Feature: Bessarabia – Melting Pot on the Danube

Not too many Westerners venture into the fertile wedge of Ukraine that lies between the Danube and Dnister rivers. That's too bad because, in addition to being beautiful in spots, it's also one of Ukraine's most culturally peculiar regions.

Its history is equally peculiar. From the late 15th century until Russia's victory in the Russo-Turkish War of 1806–12, this region was part of the Ottoman Empire. The Turks named it 'Bessarabia' after the Wallachian family – the Basarabs – who controlled the area during the late medieval period. When the Russians took over, they expanded Bessarabia to include most of present-day Moldova (plus a small slice of Carpathian Ukraine). The section of Bessarabia lying south of the Moldovan border in present-day Ukraine was dubbed Southern Bessarabia, or Budzhak. Between the world wars it was part of Romania before the Soviets annexed it in 1940 and made it part of Ukraine.

Bessarabia has spent the better part of the past half-millennium getting tossed around like a hot potato by various regional powers. As a result of shifting borders, Moldovans, Romanians, Russians, Turks, Germans and Ukrainians have all called this region home, as have several more obscure groups.

Lipovans

One such group is the Lipovans, Russian 'Old Believers', who were exiled from Russia in the 18th century for refusing to comply with Russian Orthodox Church reforms instituted by Peter the Great. Most of them settled near the Danube Delta, where they still continue to live and practice Old Believer traditions, such as crossing themselves with two fingers, and not shaving. Lipovan churches – one example is the St Nicholas Church in Vylkove – are built in the shape of a boat instead of a cross, have two spires as well as separate entrances for men and women. The interior walls are completely devoid of frescoes.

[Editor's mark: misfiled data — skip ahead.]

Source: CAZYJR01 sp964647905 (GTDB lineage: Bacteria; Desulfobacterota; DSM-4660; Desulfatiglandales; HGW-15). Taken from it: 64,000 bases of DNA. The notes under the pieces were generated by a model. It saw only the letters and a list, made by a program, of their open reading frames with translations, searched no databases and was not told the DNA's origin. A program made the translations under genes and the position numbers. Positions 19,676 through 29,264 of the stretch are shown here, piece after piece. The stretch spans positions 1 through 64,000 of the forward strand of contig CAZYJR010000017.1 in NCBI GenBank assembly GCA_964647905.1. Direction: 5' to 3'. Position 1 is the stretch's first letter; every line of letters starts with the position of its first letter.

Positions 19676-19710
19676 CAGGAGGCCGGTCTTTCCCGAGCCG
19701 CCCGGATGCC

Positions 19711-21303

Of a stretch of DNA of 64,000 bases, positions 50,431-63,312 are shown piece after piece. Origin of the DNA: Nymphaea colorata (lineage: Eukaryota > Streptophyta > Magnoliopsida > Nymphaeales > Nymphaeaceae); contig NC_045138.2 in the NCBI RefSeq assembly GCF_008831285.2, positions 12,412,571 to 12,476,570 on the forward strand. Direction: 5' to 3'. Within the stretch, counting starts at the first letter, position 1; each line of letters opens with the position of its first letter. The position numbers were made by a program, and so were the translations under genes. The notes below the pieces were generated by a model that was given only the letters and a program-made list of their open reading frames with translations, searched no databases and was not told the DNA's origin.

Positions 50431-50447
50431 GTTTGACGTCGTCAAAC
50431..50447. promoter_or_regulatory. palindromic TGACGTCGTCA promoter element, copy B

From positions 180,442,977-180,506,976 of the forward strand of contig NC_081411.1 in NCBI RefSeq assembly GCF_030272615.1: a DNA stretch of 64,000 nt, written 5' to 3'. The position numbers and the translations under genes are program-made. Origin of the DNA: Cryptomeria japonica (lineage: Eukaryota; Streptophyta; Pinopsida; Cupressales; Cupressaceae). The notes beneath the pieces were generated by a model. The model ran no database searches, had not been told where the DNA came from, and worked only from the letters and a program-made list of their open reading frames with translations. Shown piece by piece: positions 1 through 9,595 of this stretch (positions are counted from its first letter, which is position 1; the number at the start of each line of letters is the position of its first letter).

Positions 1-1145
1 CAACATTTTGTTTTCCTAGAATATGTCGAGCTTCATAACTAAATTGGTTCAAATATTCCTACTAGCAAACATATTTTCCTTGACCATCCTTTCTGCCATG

Gagauz

Next up are the Gagauz, an Orthodox-Christianised Turkish group, originally from Bulgaria, who ended up in Bessarabia when the Russians annexed the area from the Turks after the Russo-Turkish War of 1806–12. Today most Gagauz live in Moldova (where they have their own autonomous republic, Gagauzia), but you'll find Gagauz communities throughout Southern Bessarabia, including an active one in Vylkove. The Gagauz language, Gagauzi, is a Turkish dialect influenced by Russian via the Russian Orthodox Church.

Zaporizhsky Cossacks

From a Ukrainian perspective, the most significant group to settle in this area was the Zaporizhsky Cossacks, who founded the Danube Sich (a fortified camp) just south of the Danube (in present-day Romania) after being driven out of Zaporizhzhya by Catherine the Great in 1775. Its loyalties split by the Russo-Turkish Wars, the sich collapsed in 1828 and most of its inhabitants migrated back east. A few thousand Cossacks, however, remained in the area, ensuring that a dash of hearty Cossack blood would forever be ingrained in the populations of Southern Bessarabia and northern Romania (where a strong Ukrainian community persists to this day).